I'm starting this thread today so that we could collect actual data on some of the most common and widely used technical signals.
***Update*** // Check the table with the overall signal test stats
For example some of the most common technical signals are those that result from oscillators exiting overbought/oversold areas. If you load an oscillator on the chart, and scroll back through the historical data, you could see that most often than not, when RSI crosses the 70 level downwards, the price goes on to follow it downwards. But how often is that the case?
We all know that, when visually backtesting, we are often biased to disregard instances where our strategies fail. So what I want to do in this thread is to actually backtest these simple and common signals, collect their data, and then maybe we could get to see patterns from all that data, and get better insight on what works, how often does it work, and how we could exploit it in trading.
I've just started my first test on RSI. We want to see how often does price go down when RSI crosses level 50 downwards, and how much price goes up when RSI crosses level 50 upwards. I want to see how often this occurs, what's its accuracy in predicting price movement, and how big is the movement when it actually happens.
Now I have decided to create a system to test this. It's the first draft, but we could refine it further together. Here's how it works:
- I will test 3 different RSI periods i.e 5, 14, and 21.
- The tests will be done on the 7 major pairs, on 7 timeframes.
- I created an EA that opens trades whenever the signal occurs.
- 5 tests will be done for each RSI period on each one of the 7 timeframes of the 7 pairs:
- Fixed SL and TP at an ATR distance from the open price (1:1) - gives an unmanaged result of how often price goes our way
- SL placed at the previous swing hi/lo - TP at a 1:1 distance - same as above with a varied distance of SL and TP
- Normal Trailing at ATR - Initial SL placed at the previous swing hi/lo - makes sure we detect small movements in our direction
- Trailing behind previous candle hi/lo - Initial SL placed at the previous swing hi/lo - catches longer movements in price
- Trailing behind previous candle hi/lo on nearest lesser timeframe - Initial SL placed at the previous swing hi/lo - somewhere between the two tests above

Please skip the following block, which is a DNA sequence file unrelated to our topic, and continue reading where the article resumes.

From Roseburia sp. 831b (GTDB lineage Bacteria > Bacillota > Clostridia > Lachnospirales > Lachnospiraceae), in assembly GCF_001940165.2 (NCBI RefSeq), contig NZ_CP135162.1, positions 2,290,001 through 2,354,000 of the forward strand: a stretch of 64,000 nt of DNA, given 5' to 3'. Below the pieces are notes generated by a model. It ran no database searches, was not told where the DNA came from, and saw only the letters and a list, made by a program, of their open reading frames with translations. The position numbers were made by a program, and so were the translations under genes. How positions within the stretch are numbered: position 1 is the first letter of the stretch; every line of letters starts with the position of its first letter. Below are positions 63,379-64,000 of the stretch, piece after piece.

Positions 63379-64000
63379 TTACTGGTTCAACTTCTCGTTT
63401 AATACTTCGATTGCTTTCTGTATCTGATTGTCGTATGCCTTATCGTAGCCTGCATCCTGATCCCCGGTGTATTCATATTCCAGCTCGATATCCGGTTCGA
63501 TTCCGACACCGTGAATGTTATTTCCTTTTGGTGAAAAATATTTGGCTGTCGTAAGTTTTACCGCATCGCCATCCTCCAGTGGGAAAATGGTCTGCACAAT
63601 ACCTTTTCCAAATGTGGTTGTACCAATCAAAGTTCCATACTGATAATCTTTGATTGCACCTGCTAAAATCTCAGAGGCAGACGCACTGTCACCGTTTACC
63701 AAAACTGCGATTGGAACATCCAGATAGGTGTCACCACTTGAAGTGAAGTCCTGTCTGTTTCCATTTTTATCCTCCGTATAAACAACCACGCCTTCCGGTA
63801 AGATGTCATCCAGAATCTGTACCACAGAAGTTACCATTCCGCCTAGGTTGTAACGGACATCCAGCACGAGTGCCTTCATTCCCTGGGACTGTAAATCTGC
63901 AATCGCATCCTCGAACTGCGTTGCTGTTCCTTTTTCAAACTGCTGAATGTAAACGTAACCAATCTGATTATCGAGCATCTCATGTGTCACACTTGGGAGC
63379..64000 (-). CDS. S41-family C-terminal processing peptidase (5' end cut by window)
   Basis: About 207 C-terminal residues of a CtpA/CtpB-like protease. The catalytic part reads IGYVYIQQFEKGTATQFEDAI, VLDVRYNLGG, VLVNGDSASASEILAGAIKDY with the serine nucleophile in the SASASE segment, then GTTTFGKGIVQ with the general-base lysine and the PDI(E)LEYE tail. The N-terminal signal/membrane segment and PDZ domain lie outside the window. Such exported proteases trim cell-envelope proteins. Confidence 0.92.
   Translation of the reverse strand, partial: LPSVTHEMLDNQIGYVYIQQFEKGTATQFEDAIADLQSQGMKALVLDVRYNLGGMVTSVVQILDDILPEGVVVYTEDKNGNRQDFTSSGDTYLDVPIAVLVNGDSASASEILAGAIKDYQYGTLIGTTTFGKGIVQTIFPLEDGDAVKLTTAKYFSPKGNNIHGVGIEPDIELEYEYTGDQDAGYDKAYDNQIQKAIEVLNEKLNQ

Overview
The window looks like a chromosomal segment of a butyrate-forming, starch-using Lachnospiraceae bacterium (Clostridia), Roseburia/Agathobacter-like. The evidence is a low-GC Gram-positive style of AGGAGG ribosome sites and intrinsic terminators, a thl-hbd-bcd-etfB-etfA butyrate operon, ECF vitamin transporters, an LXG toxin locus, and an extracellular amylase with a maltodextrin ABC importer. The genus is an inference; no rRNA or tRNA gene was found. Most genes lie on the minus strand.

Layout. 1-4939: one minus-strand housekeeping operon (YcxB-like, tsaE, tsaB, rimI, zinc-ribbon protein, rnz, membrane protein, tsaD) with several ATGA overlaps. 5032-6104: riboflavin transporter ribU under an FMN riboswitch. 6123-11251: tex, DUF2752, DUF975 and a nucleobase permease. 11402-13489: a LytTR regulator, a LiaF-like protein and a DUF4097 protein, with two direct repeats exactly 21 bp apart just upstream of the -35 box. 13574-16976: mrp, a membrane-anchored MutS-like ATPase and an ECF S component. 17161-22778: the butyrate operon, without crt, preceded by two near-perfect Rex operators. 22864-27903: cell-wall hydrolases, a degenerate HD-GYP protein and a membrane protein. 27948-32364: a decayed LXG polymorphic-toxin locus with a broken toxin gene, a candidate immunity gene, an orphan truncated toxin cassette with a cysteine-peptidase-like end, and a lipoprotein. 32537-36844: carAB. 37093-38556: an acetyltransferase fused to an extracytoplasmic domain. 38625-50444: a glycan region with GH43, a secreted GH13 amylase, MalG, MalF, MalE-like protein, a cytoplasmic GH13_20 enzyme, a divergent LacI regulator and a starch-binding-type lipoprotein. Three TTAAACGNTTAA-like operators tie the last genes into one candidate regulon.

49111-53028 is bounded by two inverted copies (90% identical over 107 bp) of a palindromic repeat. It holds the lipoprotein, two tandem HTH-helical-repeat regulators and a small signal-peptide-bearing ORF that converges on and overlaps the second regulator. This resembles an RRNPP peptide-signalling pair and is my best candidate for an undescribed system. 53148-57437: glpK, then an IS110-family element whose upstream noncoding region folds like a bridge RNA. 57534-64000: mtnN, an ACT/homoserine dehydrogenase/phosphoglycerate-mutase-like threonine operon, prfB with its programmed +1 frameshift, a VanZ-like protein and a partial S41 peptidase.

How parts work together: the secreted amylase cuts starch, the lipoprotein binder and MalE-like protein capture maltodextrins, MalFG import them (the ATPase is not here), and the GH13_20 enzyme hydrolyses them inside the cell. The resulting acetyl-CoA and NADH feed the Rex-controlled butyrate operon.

I will then focus on 3 results of the tests:
- number of trades/number of bars - This gives us the frequency of the signal
- winning ratio - This gives us the accuracy of the signal
- average profit pips - This reflects the average movement in pips that the signal predicts, when it gets it right
So I've started running these tests on EURUSD and AUDUSD, and I will move on to the next pairs in the next few days, but here's a quick view of the results I've gotten so far:
You will see the different pairs and timeframe constituting the different rows.
On the left you will see how many bars and trades, and the calculated frequency:
In the middle you'll see the winning ratio of each test, which reflects the accuracy of the signal. It's colored from red to green to reflect low to high accuracy, and then the average accuracy on the right of this image which is an average of all 5 tests. The bottom is the average of each type of tests:
Then to the far right of the table you will see the amount of pips for each move, also with averages of both right and bottom:
While I haven't finished testing yet, we could already get some insight on this signal on RSI 5.
By looking at the first two columns of the winning ratio, you see that the un-managed signals are about 43 to 44 percent accurate, which is less than a coin toss.
But with some management in the next three tests, we were able to raise the accuracy to go above 65 percent. But we could clearly see that the higher the timeframe the more accurate the RSI(5) overbought/oversold exit signal.
Then when we look at the average movement in pips, we could understand 2 things so far:
- This signal predicts bigger moevements in EURUSD than in AUDUSD.
- Using this signal to scalp on M1 and M5 gets you no more than 5-6 pips, which could easily disappear with spreads, stop levels and commissions.
As I said, I will continue testing this signal for the next few days, then I will move on to test RSI exiting the overbought/oversold 70/30 areas, then RSI entering the overbought/oversold areas.
Let me know what you think of these tests, if perhaps you have some more data you would think is good to collect from the tests, or maybe if you think the testing system is flawed and should be tweaked.
Would love to hear your thoughts while I continue the tests